A high-level Common Lisp framework for parallel and distributed programming.


At the moment, Erlisp's homepage is at the author's personal website. There you will find Erlisp's roadmap and other more in-depth information.

Mailing list

The erlisp-devel mailing list is a forum to discuss Erlisp, its development, and its usage. It is also mailed automatically with patch logs whenever a new set of patches is added to the darcs repository.

Thanks to GMANE, the mailing list is also accessible as the newsgroup gmane.lisp.erlisp.devel on The newsgroup is a bi-directional interface to the mailing list, so e-mails sent to either one will show up on both.

Latest snapshot

You can download the latest snapshot of the Erlisp source code here: erlisp-snapshot.tar.gz. Whenever a new patch is checked into the repository, a patch description is sent to the mailing list and the snapshot is updated.

Darcs repository

Erlisp is being developed in the darcs repository at Below are some instructions on working with the Erlisp source code using command-line darcs. More information can be found at the darcs website.

Getting the source

To get Erlisp's source code for the first time, simply do:

$ darcs get

In the current working directory, this will create a subdirectory called erlisp, containing a working copy of the Erlisp repository.

Whenever you want to get the latest updates from the repository, go to this erlisp directory and do:

$ darcs pull

Working with the source

With darcs, there's no difference between a working copy and a repository. So after the above you should have your own private Erlisp repository to do development in. At any time, you can inspect your changes with:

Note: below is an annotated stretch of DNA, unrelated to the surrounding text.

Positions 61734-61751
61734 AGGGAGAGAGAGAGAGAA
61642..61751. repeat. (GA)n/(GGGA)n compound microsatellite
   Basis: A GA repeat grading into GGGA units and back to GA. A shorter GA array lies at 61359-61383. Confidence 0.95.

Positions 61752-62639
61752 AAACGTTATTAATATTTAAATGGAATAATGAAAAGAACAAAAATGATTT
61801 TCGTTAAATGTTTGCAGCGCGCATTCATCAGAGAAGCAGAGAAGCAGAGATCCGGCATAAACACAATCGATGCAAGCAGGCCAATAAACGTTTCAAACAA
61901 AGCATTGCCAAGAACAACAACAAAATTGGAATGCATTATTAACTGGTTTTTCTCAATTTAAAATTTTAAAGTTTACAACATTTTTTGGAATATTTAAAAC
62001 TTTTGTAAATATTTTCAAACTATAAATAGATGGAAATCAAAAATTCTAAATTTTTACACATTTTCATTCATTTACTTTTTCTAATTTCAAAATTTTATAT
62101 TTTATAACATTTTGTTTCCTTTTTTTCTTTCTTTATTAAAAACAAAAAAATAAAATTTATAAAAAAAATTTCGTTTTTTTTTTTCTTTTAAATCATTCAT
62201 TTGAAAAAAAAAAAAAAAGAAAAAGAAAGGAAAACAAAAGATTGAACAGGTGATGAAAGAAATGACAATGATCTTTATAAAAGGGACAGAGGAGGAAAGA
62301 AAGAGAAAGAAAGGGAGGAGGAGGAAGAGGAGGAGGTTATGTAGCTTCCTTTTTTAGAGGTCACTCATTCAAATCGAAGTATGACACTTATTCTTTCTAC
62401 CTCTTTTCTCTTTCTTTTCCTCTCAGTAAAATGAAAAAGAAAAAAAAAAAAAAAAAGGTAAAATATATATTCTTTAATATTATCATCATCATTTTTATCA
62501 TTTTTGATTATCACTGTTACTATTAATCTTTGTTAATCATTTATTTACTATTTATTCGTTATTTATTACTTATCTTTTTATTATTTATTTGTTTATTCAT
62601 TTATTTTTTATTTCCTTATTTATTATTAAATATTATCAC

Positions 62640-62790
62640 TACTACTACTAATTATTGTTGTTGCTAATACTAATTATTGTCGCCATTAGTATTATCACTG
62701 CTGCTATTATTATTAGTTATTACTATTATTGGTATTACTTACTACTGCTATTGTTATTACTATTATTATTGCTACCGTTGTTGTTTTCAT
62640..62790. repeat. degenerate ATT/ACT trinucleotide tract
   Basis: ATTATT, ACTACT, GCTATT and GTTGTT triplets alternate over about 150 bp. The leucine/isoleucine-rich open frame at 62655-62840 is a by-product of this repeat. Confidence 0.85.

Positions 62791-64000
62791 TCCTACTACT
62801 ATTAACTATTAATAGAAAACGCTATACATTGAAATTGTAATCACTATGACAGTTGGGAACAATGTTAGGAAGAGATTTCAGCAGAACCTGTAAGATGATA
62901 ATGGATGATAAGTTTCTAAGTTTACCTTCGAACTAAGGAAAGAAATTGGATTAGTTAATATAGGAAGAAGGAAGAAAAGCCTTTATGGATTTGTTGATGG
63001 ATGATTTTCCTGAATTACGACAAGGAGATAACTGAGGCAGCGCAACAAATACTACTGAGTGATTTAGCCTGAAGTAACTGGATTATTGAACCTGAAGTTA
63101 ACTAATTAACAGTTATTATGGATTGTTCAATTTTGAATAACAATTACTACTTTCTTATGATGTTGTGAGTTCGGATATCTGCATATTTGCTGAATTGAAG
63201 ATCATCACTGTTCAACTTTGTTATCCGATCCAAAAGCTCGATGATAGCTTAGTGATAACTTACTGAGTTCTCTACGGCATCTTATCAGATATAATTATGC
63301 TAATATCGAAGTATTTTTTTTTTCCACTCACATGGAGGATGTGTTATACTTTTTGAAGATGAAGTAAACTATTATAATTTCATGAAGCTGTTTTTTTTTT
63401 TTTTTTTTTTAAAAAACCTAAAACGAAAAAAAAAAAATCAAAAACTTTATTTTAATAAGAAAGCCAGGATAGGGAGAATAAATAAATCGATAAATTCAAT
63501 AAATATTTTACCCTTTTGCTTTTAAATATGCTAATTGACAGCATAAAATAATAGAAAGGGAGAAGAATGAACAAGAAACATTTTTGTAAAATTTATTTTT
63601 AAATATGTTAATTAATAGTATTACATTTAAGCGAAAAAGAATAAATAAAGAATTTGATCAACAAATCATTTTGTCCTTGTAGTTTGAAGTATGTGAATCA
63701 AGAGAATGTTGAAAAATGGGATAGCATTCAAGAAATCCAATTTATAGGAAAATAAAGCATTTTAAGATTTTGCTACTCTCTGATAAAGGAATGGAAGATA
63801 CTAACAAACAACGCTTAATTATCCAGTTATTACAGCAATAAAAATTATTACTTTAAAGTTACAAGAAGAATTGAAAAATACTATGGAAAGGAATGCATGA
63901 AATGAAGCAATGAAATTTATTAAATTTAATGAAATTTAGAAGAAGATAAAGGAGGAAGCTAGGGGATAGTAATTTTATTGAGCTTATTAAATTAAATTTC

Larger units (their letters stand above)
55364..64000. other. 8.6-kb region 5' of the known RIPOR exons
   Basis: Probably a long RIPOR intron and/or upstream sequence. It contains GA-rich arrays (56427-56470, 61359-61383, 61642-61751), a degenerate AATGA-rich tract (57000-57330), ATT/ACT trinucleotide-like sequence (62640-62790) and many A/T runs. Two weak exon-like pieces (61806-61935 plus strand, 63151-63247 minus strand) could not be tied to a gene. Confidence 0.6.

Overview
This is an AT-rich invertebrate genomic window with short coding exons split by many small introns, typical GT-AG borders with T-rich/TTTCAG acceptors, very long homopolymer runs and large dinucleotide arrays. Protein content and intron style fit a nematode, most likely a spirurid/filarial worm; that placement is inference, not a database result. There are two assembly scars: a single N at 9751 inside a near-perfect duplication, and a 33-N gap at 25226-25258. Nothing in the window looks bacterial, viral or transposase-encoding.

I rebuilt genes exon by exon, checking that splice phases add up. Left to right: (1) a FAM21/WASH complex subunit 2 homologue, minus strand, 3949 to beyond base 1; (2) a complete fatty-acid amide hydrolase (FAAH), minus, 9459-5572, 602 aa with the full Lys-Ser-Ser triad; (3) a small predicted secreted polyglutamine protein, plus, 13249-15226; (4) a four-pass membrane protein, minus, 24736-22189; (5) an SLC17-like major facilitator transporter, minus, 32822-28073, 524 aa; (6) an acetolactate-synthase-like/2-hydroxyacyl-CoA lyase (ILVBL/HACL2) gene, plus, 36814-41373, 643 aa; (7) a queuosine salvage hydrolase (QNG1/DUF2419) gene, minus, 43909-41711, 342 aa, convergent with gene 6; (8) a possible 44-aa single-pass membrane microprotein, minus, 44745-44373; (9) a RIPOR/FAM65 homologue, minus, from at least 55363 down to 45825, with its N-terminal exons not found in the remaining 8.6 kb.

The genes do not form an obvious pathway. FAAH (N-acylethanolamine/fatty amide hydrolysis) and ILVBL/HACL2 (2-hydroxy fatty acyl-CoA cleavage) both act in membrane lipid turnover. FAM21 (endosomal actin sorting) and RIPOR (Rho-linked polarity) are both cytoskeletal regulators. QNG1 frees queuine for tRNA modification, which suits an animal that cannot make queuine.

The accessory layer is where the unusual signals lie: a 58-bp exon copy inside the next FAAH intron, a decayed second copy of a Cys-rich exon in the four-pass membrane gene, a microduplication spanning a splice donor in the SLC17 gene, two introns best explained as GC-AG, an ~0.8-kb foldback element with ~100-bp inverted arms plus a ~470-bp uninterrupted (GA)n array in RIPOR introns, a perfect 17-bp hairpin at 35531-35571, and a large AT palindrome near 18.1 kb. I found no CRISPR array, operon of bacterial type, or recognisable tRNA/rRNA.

$ darcs whatsnew --summary -l

The -l causes new files that have not been darcs added yet to show up in the listing.
Leave off the --summary to see the actual diffs, instead of just the filenames of changed files.

Whenever you have some changes you are satisfied with, do:

$ darcs record

If this is the first time you do a darcs record, you'll be asked for your e-mail address. You are recommended to use the format "Full Name <e-mail@addr.ess>", for example: SpongeBob SquarePants <>.

You will then be asked which of your changes you want to record in the patch. This is handy to make several coherent patches out of a lot of unrelated changes.

Finally, you'll be asked for a patch name and a longer patch description. (The latter will open your default editor.) Try to give patches a meaningful name, and a description in the style of GNU Change Logs.

After all this, you will have a new local patch. You can now make more changes and patches, unrecord some patches you are not happy with after all, get new patches from the main repository (as described above), and so forth. See the manual at the darcs website for more information.

Sending patches back

If you have a patch (or a set of patches) that you feel should be in the main Erlisp repository, you'll need to e-mail them to me. To do so, start with the following:

$ darcs send -o filename

Darcs wil ask you which patches you want to include, and then writes them out to the file called filename. You should then attach this file to an e-mail and send it to

If you have a command-line e-mail command (like nail or sendmail), you can automate the e-mail sending as follows:

$ darcs send --sendmail-command COMMAND

After you specify the patches to include, darcs should figure out my e-mail address by itself, and then use the specified COMMAND to send the e-mail. For more information about the syntax of COMMAND, and how to set it in your darcs preferences, see the manual at the darcs website.

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